‘Migrant worker’ more politically correct: MOI

In Taiwan, some people view the Chinese term ‘Wailao’ (外勞), or “foreign laborer” in English, as condescending, while the term “Yikong” (移工), or “migrant worker,” is seen as more neutral. (NOWnews)

TAIPEI (CNA) — Taiwan’s government has decided to change its formal description of blue-collar foreign workers from “foreign worker” (外勞) to “migrant worker” (移工) to promote a friendlier, more respectful society, a Ministry of the Interior (MOI) official said on May 3.

Interior Minister Hsu Kuo-yung (徐國勇) said at a simple ceremony in Taoyuan on Friday that the National Immigration Agency (NIA) decided to make the change out of respect and support for migrant workers.

The new description will appear in the “Purpose of Residence” field shown on the alien resident certificates (ARC) of migrant workers, and Hsu handed new ARCs with the new term to several migrant workers during a visit to an I-Mei Foods Co. factory in Nankan.

While at the factory, Hsu thanked migrant workers from the Philippines, Vietnam, Indonesia and Thailand for their contributions to government infrastructure projects and Taiwan’s aged society.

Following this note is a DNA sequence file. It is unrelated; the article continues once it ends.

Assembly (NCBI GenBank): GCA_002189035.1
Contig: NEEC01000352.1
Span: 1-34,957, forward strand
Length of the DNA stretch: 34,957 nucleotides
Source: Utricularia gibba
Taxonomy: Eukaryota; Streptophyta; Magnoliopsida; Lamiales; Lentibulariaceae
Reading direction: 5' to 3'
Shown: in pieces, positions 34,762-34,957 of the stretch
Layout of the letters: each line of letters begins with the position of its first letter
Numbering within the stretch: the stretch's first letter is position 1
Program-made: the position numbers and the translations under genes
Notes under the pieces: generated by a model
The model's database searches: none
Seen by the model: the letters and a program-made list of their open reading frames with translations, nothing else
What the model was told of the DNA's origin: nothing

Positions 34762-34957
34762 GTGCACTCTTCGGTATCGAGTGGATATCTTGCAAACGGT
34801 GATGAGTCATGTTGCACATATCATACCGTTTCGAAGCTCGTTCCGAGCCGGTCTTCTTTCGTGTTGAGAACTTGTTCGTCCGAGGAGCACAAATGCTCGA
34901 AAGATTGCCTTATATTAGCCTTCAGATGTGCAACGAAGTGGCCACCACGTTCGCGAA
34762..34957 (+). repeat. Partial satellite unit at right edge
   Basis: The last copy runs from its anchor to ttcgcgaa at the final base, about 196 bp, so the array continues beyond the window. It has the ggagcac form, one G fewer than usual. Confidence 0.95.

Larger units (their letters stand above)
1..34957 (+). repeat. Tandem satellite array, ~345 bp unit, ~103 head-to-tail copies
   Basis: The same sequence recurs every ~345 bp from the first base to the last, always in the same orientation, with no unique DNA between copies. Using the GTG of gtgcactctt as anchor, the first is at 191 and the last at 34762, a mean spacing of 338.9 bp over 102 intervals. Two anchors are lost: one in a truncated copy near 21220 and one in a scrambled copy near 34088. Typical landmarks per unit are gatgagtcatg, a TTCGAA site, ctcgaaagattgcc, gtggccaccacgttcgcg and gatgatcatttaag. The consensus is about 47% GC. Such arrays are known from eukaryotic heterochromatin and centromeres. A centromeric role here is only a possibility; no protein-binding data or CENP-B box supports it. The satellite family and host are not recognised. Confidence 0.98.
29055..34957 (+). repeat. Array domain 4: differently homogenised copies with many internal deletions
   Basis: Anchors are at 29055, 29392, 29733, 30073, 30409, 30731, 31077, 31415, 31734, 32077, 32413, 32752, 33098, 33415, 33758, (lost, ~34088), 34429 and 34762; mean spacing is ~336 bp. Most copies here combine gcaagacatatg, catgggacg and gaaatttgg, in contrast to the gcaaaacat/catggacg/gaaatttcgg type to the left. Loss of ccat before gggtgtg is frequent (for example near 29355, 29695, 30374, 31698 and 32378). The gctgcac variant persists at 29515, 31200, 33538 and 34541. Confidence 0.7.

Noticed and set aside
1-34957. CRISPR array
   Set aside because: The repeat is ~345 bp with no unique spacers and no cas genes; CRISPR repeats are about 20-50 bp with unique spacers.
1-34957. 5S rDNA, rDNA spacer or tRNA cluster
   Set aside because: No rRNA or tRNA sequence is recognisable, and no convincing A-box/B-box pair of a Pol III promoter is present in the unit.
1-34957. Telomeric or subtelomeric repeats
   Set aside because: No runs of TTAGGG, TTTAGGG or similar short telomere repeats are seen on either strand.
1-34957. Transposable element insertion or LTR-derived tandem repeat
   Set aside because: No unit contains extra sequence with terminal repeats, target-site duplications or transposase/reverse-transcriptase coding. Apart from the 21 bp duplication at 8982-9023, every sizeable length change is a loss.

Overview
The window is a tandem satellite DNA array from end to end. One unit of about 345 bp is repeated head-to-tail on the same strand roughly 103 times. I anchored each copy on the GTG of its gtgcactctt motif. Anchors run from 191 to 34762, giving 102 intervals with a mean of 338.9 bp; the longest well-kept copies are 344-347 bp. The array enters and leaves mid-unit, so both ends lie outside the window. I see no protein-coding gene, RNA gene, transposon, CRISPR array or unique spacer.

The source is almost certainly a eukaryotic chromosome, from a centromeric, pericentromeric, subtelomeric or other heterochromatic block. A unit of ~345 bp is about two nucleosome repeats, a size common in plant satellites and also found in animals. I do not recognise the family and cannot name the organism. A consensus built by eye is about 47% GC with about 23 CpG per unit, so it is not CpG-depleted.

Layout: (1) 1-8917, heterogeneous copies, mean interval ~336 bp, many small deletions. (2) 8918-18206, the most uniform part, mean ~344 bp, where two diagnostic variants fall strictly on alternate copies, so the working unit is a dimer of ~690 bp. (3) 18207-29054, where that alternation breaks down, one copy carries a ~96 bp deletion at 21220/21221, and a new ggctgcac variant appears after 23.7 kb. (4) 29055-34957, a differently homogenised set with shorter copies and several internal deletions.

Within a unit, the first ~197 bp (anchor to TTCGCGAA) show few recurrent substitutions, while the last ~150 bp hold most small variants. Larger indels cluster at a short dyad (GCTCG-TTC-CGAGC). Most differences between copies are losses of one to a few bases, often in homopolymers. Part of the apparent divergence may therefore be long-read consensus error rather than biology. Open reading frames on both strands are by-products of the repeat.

In Taiwan, some people view the Chinese term “Wailao” (外勞), or “foreign laborer” in English, as condescending, while the term “Yikong” (移工), or “migrant worker,” is seen as more neutral.

Lan Pei-chia (藍佩嘉), a professor of sociology at National Taiwan University, said in an article “Racial Discrimination Rhetoric” (種族歧視修辭學) published in 2005 that “foreign laborer” is a term associated with racial discrimination and classism.

Taiwanese use the term to describe workers from “lowly developed” Southeast Asian countries while calling white collar workers from Western and other advanced countries like Japan the more respectful “foreign persons” (外籍人士), Lan wrote.

Hsu hoped the NIA initiative would encourage people to use friendlier language when referring to expatriates working in Taiwan and to create a more respectful and accommodating atmosphere for them.

According to NIA data, there are more than 700,000 migrant workers currently in Taiwan, with 110,000 of them employed in Taoyuan, making this industrial city the biggest employer.

Meanwhile, all old ARCs, which have a validity of up to three years, will be gradually replaced with the new version when they expire, said the NIA, which is an agency under the MOI.

By Chiu Chun-chin and Emerson Lim